Photographer Max Gersh was shoved by police with batons while covering protests in Louisville, Kentucky, on May 30, 2020.
The Associated Press reported that recent protests in Louisville have centered around the deaths of Breonna Taylor and George Floyd, both of whom were Black. Taylor was shot eight times in her Louisville home in mid-March by narcotics police who broke down her door. Floyd died on May 25, after a white police officer in Minneapolis, Minnesota, kneeled on his neck for several minutes during an arrest. Video of Floyd’s death has sparked protests across the country.
Gersh, a photographer with the Commercial Appeal, a daily newspaper in Memphis, Tennessee, had been sent to Louisville to help with the Louisville Courier-Journal’s coverage of protests in the city (both papers are part of the Gannett newspaper chain). At around 11:50 p.m., Gersh and a group of reporters from the Courier-Journal and other outlets were walking down an empty block near the Fourth Street Live Entertainment district when a flank of police officers came marching down the street, occupying the total width of the block, Gersh told the U.S. Press Freedom Tracker. Gersh was wearing a neon reflective vest that said “Press” and had his press ID around his neck on a lanyard.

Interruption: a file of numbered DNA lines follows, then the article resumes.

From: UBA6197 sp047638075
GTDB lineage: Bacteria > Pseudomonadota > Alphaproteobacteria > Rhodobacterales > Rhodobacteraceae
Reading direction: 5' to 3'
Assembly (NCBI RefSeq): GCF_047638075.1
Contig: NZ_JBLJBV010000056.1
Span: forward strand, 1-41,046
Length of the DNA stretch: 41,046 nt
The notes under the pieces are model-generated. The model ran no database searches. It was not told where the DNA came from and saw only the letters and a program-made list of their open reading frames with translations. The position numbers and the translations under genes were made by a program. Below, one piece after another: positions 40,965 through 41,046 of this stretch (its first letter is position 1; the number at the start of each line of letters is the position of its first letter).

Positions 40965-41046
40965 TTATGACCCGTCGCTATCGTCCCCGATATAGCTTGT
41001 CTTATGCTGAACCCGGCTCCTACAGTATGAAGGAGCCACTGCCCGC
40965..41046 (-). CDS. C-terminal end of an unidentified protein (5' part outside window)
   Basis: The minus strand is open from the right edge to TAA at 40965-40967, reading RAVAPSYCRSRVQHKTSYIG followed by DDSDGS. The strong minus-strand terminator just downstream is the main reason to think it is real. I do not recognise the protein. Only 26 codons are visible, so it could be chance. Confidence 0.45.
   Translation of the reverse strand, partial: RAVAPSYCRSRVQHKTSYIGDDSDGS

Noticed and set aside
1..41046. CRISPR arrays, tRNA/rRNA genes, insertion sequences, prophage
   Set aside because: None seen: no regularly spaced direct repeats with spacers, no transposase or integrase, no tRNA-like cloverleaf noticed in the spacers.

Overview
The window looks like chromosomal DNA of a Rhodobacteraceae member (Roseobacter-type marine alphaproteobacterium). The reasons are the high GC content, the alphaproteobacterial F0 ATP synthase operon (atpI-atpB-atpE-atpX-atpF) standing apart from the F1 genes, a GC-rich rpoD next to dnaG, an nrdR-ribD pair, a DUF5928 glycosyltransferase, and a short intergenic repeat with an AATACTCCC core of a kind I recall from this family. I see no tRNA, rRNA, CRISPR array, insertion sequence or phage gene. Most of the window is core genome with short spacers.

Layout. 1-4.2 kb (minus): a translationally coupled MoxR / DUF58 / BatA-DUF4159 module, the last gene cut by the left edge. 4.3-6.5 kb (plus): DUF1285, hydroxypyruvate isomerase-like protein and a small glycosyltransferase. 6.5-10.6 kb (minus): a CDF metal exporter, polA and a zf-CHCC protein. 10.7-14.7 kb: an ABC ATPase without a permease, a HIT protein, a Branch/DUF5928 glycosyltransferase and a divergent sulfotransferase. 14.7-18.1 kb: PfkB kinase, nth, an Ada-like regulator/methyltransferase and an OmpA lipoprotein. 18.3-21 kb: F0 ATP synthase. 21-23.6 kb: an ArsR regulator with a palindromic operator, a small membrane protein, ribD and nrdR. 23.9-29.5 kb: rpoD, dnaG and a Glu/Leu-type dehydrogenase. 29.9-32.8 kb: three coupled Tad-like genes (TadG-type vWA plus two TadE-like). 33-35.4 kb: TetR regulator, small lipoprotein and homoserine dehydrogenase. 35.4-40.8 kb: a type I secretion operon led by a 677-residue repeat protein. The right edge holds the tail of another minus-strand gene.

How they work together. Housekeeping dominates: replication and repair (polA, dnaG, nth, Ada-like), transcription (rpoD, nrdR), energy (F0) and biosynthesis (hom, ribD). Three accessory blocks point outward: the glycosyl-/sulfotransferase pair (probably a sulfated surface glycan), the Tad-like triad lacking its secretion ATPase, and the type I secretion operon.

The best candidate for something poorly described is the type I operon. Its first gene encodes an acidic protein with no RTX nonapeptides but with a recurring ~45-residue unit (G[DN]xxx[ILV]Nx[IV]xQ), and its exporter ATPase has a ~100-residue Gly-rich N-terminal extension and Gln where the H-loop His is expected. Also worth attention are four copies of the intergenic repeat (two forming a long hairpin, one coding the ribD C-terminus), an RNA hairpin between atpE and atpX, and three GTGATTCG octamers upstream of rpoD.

Gersh said that he and the other reporters backed up against a building to stay out of the way but were told by the officers to “get moving” and clear the area. The journalists began to leave, with the officers moving behind them.
Suddenly, Gersh told the Tracker, the officers began to jog, forcing the journalists in front of them to break into a run. Gersh, slowed down by his heavy photography equipment, was falling somewhat behind the rest of the journalists when he said several officers began shoving him with batons and telling him to move faster. Gersh said he told the officers, “You don’t need to shove me,” but they kept pushing him along.
When the journalists reached the corner, they turned to move into another intersection, where the group of officers eventually arrived. Gersh said no reason was given as to why they needed to clear the empty street.
Gersh continued to cover the protests. The following night, while taking photographs of law enforcement, he said a police officer yelled at him unprovoked, “You guys are just as bad as the protesters.”
“We’re just doing our jobs,” he replied.
The Louisville Police Department did not respond to requests for comment.
The U.S. Press Freedom Tracker is documenting several hundred incidents of journalists assaulted, arrested, struck by crowd control ammunition or tear gas or had their equipment damaged while covering protests across the country. Find these incidents here.